May I bring to the attention of the Leader of the House an item from yesterday's Gracious Speech that I hope there will be no rush to bring before the House, namely the Civil Contingencies Bill, which is currently published in draft? It will be apparent to anyone who has read the draft Bill that it poses a very real threat to civil liberties in this country and that it is widely drawn in that it would give wide powers to the Government. Indeed, many of the definitions in the Bill, such as that of an emergency, are widely, loosely and dangerously drawn. I understand that the Joint Committee that examined it is due to report tomorrow and I hope that there will be plenty of time for the Government to consider the terms of that report before the Bill comes to the House for Second Reading.
§ Mr. Hain
The hon. Gentleman will have a chance to raise whatever detailed points he wants, but it is extraordinary that he is effectively saying that people in this country who stand in danger of being blown up by terrorists or attacked by suicide bombers should not have proper civil contingency arrangements in place. If that is what he saying, he will no doubt vote against the Bill. If he has constructive amendments to move or thinks that some detail could be better, we will consider his suggestions.
Nobody should be in any doubt that this country faces a terrorist threat that is very serious indeed even when compared with the worst days of the IRA. We therefore need proper civil contingency arrangements in place and systems prepared to allow us to deal with that. That is what the Bill will do.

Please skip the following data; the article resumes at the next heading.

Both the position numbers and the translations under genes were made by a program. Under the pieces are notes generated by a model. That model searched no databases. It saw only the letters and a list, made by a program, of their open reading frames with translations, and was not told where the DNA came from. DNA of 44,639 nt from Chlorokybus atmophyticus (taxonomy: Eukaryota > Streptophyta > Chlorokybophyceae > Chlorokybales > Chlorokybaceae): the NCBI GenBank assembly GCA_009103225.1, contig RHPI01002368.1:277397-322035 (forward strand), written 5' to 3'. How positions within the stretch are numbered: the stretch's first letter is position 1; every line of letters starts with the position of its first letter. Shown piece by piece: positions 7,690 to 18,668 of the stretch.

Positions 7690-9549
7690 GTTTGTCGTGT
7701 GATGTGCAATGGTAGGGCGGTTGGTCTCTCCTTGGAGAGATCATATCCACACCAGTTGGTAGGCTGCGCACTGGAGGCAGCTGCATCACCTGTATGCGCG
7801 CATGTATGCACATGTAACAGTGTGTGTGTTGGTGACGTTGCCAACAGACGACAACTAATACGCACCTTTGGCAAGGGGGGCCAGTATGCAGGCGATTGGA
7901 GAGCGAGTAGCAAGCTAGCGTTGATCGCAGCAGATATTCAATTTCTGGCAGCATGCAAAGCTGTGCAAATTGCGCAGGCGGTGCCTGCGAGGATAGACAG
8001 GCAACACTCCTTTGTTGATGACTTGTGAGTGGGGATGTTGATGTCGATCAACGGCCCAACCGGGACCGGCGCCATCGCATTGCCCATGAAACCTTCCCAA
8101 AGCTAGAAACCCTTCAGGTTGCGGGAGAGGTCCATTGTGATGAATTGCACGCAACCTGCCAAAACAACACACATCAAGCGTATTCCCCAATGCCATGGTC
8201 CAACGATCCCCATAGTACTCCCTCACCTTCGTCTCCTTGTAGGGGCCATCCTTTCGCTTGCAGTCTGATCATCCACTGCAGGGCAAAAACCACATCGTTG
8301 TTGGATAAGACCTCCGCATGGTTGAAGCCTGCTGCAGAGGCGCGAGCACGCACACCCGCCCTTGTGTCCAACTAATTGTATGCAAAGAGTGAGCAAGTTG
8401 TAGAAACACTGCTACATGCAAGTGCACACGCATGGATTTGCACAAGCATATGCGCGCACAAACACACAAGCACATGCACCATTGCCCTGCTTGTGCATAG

§ Mr. Patrick McLoughlin (West Derbyshire) (Con)
Will the Leader of the House find time for a debate on post offices so that a Minister could explain to me why the Post Office proposes to close 80 per cent. of the post offices in Belper? It wants to close four of the five post offices that serve the people of Belper, so how on earth can the Government give a commitment that pensioners will still be able to collect their pensions from a post office when the Government will leave only one post
138 office serving more than 20,000 people? That cannot be right. What are the Government going to do to instruct the Post Office to alter these disastrous proposals?
§ Mr. Hain
We will certainly not privatise the Post Office in the way that many Conservatives have advocated. The Post Office obviously uses criteria for local post office provision and, as I have said on many occasions before when answering questions in this slot, I find the decline of local post offices extremely regrettable, but it is a long-term trend. If the hon. Gentleman wants a debate about the subject, there will be one on 11 December, as I announced only a few moments ago.
§ Sir Sydney Chapman (Chipping Barnet) (Con)